Bipolar disorder (BD), previously called manic depressive disorder, is one of the most difficult mental health conditions to treat. People with BD have significant mood changes that include manic (high) and depressive (low) episodes.
People with BD may be hesitant to experience major life changes, including pregnancy. Having BD doesn’t mean you can’t or shouldn’t have a baby — but it does mean that you should weigh the pros and cons associated with pregnancy and discuss your options with your partner and doctor.
If you have BD and plan to have a baby, you and your doctor will consider your overall well-being along with:
- how well your bipolar is managed
- what medications you’re currently taking
- the severity of your symptoms
Potential risks to your baby are also considered.
Pregnancy involves hormonal changes that can affect your mood. Some days, you might feel on top of the world. On other days, you might feel irritable and down. BD symptoms can become more prominent during pregnancy. This is also true with other types of mental health issues.
Women may find that pregnancy can alter their mood. The risk is greater if BD is left untreated during pregnancy.
In considering BD and a developing fetus, the biggest concerns are medications you may be taking to manage your condition. Mood stabilizers, such as divalproex-sodium (Depakote) or lithium (Eskalith), may be dangerous to a developing fetus.
The precise effects are unclear, however. One recent study published in the
Results from a
More studies are needed to support these findings, but the bottom line is that bipolar medications can impact fetal development. Other medications used in the treatment of bipolar disorder may also be harmful to the fetus. These medications include some:
To help prevent fetal complications, you musttell your obstetrician about all the medications you take for BD. You, your doctor, and obstetrician might decide to cease medications during pregnancy, at which time you’ll need to rely on other forms of treatment for bipolar, such as self-care, and psychotherapy. Continuing BD treatment during pregnancy
It’s not clear how bipolar itself can affect fetal development. There’s a chance that BD may be passed on to your child, but this isn’t an immediate concern during pregnancy. Scientists are still investigating the genetic relationship to bipolar.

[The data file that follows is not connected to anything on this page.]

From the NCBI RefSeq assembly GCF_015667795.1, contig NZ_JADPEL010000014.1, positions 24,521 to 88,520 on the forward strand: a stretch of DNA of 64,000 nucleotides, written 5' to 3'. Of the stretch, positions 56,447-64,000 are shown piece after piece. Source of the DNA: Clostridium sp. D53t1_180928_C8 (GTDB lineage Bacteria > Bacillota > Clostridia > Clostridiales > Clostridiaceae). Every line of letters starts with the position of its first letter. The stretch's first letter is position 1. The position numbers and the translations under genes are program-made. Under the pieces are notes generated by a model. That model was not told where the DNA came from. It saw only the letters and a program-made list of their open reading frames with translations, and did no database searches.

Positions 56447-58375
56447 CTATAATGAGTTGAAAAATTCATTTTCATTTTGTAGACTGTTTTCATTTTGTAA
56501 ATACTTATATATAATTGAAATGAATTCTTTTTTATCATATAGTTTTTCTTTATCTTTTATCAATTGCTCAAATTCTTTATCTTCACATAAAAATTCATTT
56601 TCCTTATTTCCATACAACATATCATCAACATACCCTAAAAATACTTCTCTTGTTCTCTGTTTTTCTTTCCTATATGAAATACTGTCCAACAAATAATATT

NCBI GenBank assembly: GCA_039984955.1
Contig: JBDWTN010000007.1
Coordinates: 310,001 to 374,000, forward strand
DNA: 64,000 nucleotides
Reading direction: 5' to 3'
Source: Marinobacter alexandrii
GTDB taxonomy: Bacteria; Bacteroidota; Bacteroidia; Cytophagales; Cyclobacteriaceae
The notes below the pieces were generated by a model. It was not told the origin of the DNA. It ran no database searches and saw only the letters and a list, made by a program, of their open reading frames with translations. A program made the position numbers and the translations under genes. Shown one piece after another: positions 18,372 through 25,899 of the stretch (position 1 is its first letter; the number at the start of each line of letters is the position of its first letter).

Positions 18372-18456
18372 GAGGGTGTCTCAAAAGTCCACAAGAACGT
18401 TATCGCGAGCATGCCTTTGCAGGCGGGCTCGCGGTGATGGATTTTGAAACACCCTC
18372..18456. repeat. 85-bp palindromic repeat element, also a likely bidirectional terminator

Aside from concerns during pregnancy, there’s some risks for a mother and her baby’s well-being immediately after labor. BD
Postpartum psychosis is a rare, but serious condition that requires emergency treatment. It affects about 1 in 1,000 women. Symptoms include severe mania or depression that starts within two to three days after delivery. Hallucinations and delusions are also common with this type of postpartum mental illness. This can be extremely dangerous for both mother and baby.
Breastfeeding can also pose some challenges for new mothers with BD. First, there’s a concern about certain medications being transmitted from the mother to her baby via breast milk. While some antidepressants don’t seem to pose these risks, antipsychotics can be dangerous. Breastfeeding can also disrupt sleep, which is essential in preventing bipolar relapse.
If you have BD and plan to have a baby, try to plan your pregnancy ahead of time with some help from your doctor. That will make it easier for you to develop a plan to help keep you and your baby safe. This could entail:
- switching medications
- stopping medications altogether
- taking nutritional supplements
- self-care measures, such as adequate sleep
You may also consider:
- electroconvulsive therapy (ECT)
- regular exercise to naturally boost serotonin, the “feel-good” hormone
- talk therapy
- cognitive behavioral therapy
- support groups
- omega-3 fatty acids, like flax seed in addition to eating a couple of servings a week of low-mercury fish
- plant-based foods
There are numerous health considerations that are involved with anypregnancy. With BD, pregnancy can be safe, but you’ll want to try to plan ahead as much as possible.